Your moment of Zen

JohnsAltar1small.jpgMany in San Francisco are familiar with the San Francisco Zen Center on Page St., an organization with a rich history in the life of the last 50 or 60 years of the city and the source of inspiration of several books, including Crooked Cucumber and Shoes Outside the Door.

Less well known, but also closely woven into the fabric of life in the city, is the Hartford Street Zen Center, located in a Victorian house half a block from Castro. It’s a much smaller and less busy place than the big Zen Center, and for that reason attracts people who might be intimidated by the large, almost institutional quality of the Page St. organization. Both are Soto Zen temples founded by disciples of Shinryu Suzuki.

Hartford Street’s October newsletter leads with a moving story of a small altar built by prisoners at San Quentin in memory of their recently deceased teacher, the Rev. John King. When I sat at Hartford St. for several months in 2002, King — who, like me, was raised a Lutheran — welcomed and encouraged me. I knew he was chaplain to the Zen group at San Quentin and it was touching to read in the newsletter about the convicts’ tribute to their teacher, who died in August.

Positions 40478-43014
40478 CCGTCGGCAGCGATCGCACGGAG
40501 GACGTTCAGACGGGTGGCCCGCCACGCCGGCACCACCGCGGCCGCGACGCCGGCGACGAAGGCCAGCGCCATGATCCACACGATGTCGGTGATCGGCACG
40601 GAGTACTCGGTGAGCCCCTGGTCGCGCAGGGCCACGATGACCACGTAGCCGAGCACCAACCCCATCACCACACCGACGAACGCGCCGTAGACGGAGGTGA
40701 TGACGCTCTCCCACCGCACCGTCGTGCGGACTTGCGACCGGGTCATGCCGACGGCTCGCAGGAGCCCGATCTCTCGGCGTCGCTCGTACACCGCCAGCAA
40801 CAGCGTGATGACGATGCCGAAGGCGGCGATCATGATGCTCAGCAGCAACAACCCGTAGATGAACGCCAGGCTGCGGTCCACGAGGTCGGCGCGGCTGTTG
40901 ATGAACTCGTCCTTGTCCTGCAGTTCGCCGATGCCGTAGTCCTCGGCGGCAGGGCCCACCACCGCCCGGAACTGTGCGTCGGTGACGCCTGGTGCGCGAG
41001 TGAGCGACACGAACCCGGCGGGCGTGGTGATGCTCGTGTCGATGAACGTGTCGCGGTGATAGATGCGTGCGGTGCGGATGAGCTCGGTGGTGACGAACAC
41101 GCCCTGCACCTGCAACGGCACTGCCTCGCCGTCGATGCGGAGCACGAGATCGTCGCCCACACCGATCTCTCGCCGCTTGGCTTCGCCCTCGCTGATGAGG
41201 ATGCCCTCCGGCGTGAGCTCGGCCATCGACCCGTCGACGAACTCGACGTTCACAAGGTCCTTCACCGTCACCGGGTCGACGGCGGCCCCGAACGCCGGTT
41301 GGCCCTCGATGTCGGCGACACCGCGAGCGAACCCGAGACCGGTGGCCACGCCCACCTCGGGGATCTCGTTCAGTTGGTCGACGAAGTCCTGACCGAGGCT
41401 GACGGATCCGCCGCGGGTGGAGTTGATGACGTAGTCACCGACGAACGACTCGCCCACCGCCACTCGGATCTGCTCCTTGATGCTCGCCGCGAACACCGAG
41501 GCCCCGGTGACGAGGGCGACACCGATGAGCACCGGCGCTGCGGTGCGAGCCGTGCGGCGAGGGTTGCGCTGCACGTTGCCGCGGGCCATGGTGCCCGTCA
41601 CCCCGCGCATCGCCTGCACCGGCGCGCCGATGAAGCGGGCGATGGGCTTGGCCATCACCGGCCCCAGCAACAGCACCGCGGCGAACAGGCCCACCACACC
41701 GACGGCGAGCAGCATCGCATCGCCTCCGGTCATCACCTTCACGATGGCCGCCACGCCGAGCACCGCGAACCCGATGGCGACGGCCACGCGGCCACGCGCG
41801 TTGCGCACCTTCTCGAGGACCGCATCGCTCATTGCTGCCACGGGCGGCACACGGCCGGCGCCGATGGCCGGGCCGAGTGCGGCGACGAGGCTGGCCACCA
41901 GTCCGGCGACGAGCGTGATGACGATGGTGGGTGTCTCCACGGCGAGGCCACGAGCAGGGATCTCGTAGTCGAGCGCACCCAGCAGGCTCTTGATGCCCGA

Also in the newsletter is a nice story about the family of the original owner of the Hartford St. property and how they returned to the house to spread their grandfather’s ashes in the garden.

The Hartford St. Zen Center has meditation every weekday morning and evening, and a meditation class and talk on Saturdays. See their newsletter for a schedule.

1 Comment so far

  1. tyler82 (unregistered) on October 27th, 2006 @ 2:37 pm


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